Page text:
Initially, the debtor contends that he could have avoided the transfer of the property to the Bank by exercising the avoidance provision of 522(h) of the Bankruptcy Code. The debtor, however, has not filed a motion or initiated an adversary proceeding to avoid the transfer of property to the Bank. See, Bankruptcy Rule 7001. It is questionable whether the debtor could prevai1 in a 522(h) action. Regardless, the court will not speculate as to the result of a proceeding that the debtor did not commence.

The debtor attempts to use the lien avoidance provision contained within 522(f)(2) of the Bankruptcy Code. This section provides:

(f) Notwithstanding any waiver of exemptions, the debtor may avoid the fixing of a lien on an interest of the debtor in property to the extent that such lien impairs an exemption to which the debtor would have been entitled under subsection (b) of this section if such lien is--

(2) a nonpossessory, nonpurchase-money security interest in any--

(B) implements, professional books, or tools, of the trade of the debtor or the trade of a dependent of the debtor; (emphasis added)

The debtor carries the burden of proving that the lien may be avoided. In re Sherwood, 79 B.R. 399, 400 (Bankr. W.D. Wis. 1986). "[T]he debtor must bear the burden of persuasion on all elements necessary to avoid a lien under section 522(f)." In re Weinbrenner, 53 B.R. 571 (Bankr. W.D. Wis. 1985).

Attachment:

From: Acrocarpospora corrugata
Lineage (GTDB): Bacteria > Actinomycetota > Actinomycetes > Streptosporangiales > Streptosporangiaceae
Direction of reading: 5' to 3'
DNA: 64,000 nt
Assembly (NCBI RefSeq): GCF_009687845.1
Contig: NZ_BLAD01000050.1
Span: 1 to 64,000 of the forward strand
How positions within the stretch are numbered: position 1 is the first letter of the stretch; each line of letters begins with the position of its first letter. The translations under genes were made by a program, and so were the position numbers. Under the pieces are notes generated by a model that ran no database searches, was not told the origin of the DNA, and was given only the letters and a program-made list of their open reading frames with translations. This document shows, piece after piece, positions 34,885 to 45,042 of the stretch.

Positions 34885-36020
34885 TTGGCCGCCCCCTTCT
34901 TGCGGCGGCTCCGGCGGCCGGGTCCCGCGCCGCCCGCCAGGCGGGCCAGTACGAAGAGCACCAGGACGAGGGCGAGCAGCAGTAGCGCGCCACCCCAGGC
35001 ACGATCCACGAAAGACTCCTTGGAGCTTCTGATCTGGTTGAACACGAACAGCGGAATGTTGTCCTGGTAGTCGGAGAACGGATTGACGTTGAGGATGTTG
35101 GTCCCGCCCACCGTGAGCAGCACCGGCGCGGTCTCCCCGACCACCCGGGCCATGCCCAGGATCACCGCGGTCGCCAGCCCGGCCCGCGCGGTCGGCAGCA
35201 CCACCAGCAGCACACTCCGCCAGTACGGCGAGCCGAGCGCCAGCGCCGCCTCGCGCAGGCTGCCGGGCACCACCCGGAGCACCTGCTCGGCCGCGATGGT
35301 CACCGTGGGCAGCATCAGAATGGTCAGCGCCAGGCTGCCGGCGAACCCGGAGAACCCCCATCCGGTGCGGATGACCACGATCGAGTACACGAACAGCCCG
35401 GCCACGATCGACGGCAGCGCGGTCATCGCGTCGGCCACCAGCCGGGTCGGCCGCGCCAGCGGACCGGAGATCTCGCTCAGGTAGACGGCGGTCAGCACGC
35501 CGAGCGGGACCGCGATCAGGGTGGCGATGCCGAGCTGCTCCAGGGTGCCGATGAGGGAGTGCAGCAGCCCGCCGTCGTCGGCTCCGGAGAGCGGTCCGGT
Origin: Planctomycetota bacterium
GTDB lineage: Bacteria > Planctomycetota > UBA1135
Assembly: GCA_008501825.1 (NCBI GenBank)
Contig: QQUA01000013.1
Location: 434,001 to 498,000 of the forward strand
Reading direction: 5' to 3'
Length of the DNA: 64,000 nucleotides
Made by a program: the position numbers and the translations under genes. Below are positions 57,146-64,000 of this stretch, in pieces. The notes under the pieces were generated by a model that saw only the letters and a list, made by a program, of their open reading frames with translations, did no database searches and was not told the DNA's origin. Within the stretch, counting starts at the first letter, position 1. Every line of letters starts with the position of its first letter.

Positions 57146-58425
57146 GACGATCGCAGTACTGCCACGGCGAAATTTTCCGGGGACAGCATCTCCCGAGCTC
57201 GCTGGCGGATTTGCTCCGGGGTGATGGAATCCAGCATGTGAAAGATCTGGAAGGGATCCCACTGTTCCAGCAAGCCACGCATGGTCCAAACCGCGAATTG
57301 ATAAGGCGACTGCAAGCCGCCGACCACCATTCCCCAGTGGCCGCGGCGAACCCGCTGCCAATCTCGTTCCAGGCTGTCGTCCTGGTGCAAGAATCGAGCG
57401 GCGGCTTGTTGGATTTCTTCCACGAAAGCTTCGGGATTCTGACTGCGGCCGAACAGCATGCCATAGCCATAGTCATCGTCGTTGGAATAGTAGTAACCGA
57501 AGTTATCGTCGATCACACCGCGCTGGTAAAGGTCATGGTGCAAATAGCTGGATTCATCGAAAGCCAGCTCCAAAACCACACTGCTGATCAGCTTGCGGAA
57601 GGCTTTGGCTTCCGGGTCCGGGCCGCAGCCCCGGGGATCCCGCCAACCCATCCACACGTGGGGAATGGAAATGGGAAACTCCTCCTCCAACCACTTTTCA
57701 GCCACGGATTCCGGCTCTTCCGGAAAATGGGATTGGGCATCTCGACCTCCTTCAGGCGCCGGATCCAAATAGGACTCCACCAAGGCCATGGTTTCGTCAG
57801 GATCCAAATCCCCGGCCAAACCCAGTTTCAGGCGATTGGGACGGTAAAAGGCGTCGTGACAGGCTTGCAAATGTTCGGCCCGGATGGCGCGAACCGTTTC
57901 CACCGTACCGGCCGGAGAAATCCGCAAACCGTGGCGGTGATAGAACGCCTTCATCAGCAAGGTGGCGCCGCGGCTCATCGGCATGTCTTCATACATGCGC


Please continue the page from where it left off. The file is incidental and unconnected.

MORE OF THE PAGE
The issue presented is whether the Bank's security interest is nonpossessory so that the debtor may utilize the lien avoidance provision of 522(f) to avoid the security interest of the Bank. The Bank contends that it is in possession of the property subject to its security interest and, hence, the security interest is not "nonpossessory."

The difficulty in this case arises from the lack of a definition of the term "nonpossessory security interest." Under the Uniform Commercial Code and the law of secured transactions in the State of Wisconsin possession may serve both as a method by which a security interest attaches and as a method by which a security interest is perfected. A security interest in goods and equipment attaches when all of the following events have occurred:

     a. 1. the collateral is in the possession of the secured party pursuant to agreement or

         2. the debtor has signed a security agreement which contains a description of the collateral.

     b. value has been given, and

     c. the debtor has rights in the collateral.

Wisconsin Statutes 409.203.

A security interest in property like the subject collateral can be perfected by:

     1. filing a financing statement in the proper place, or

     2. the secured party taking possession of the collateral.

Wisconsin Statutes 409.302.